The expansion of the free school uniforms programme to cover all public basic schools is one of major factors affecting the effective roll out of the policy, a report by SEND Ghana, a civil society group has said.
The programme, which commenced in 2009 was mainly to support deprived public basic schools and to reduce the cost of education to parents.
To this end, the report titled, “Maximising social protection in education — The Free School Uniform Programme in perspective” has advocated the introduction of measures by the Ghana Education Service (GES) to ensure that the criteria for selecting beneficiary schools and needy pupils were adhered to by implementing agencies.
Discussing the report in Accra yesterday, Harriet Nuamah Agyemang, Senior Programme Officer, SEND Ghana said shift in focus from deprived areas to all schools meant the intervention was thinly spread, failing to achieve its intended purpose.
“Due to this development in the implementation of the policy, there is a likelihood that the intended beneficiaries, per the original design of the programme, may be missed out,” she added.
Other factors identified by the report included lack of distribution guidelines, centralised production of uniforms, fabric procurement challenges and sizes of uniforms.
The report explained that although the GES had indicated that the underlying factor for schools selection was deprivation, checks undertaken revealed that there were no criteria for selecting deprived schools.
“Unfortunately, we did not come across any criteria in the preparation of the report. Supplies officers, directors and circuit supervisors in some districts decided on the beneficiary schools based on their own opinion,” Mrs Agyemang stated.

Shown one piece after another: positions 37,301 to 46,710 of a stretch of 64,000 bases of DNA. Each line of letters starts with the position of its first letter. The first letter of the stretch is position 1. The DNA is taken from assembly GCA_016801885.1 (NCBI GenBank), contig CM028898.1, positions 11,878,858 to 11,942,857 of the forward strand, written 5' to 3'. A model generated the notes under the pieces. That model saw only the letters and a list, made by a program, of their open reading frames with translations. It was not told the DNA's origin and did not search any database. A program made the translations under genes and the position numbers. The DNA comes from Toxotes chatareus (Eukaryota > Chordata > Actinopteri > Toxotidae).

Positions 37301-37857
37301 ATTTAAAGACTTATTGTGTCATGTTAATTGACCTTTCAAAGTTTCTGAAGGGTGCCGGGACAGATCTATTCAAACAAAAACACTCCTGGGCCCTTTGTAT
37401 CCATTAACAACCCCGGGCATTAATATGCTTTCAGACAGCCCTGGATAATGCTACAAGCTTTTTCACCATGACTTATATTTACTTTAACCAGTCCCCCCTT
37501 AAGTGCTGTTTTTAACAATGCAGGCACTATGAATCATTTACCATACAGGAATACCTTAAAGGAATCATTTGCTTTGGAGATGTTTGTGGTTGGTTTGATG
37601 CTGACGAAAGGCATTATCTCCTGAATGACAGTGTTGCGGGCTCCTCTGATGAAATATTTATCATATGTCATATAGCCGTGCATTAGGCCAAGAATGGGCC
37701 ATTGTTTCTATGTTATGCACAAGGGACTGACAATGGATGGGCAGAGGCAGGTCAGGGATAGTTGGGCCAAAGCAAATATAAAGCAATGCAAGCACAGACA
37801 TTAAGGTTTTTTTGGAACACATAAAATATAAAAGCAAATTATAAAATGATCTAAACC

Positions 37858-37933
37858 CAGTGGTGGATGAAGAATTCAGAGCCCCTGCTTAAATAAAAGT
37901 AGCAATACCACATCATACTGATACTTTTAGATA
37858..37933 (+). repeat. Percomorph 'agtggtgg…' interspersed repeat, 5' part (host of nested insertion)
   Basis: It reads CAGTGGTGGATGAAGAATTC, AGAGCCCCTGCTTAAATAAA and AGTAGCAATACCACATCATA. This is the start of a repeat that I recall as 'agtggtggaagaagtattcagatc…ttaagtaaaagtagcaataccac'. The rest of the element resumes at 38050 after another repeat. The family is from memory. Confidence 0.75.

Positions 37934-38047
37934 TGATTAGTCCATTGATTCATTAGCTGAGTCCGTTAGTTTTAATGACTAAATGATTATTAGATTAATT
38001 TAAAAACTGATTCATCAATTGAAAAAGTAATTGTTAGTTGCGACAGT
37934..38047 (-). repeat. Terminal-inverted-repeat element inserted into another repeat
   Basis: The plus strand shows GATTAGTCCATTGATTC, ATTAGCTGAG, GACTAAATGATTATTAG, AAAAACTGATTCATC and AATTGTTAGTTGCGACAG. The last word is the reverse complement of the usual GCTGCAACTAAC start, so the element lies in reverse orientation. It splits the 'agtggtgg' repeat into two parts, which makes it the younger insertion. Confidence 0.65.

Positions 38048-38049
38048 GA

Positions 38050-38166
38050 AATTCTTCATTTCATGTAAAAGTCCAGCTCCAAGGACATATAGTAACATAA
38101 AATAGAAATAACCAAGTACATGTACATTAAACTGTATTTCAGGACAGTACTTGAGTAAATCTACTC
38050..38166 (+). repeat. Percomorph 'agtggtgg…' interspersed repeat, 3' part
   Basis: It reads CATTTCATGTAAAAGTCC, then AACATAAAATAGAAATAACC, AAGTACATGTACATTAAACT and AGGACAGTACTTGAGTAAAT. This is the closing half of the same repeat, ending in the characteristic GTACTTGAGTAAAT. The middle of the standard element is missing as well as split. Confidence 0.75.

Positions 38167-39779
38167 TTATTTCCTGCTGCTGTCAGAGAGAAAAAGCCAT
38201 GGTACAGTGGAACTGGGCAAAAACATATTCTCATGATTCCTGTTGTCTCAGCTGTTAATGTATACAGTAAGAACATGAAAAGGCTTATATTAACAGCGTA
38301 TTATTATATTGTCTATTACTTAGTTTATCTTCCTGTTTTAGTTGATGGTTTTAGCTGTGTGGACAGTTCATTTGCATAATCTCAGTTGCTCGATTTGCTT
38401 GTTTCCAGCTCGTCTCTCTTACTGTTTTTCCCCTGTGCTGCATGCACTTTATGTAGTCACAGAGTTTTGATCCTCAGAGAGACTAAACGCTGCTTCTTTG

The GES, she said, must enforce guidelines, if any, for the distribution of uniforms and subsequently made available to regional and district directorates to check the implementation of the intervention.
She explained that the move would prevent over or under supply of uniforms to schools and further ensure adequate uniforms were available for schools that really need them.
To encourage public support in the implementation process, the report called on the Ministry of Education to renegotiate and award fabric contract to local textile producers to boost the textile industry and engage small-scale tailors and seamstresses in its sewing to provide employment opportunities for local entrepreneurs.
Mr Steven Siaka, chairman, Parliamentary Committee on Education and Member of Parliament for Jaman North, said the report was timely as it would assist the Committee in proposing solutions to mitigate challenges disrupting the implementation of programmes designed to improve the educational sector.
Communication lecturer, Professor Kwame Karikari urged the current government to examine the report, free of political biases, to be able to improve the implementation of the programme for national benefit.
By Claude Nyarko Adams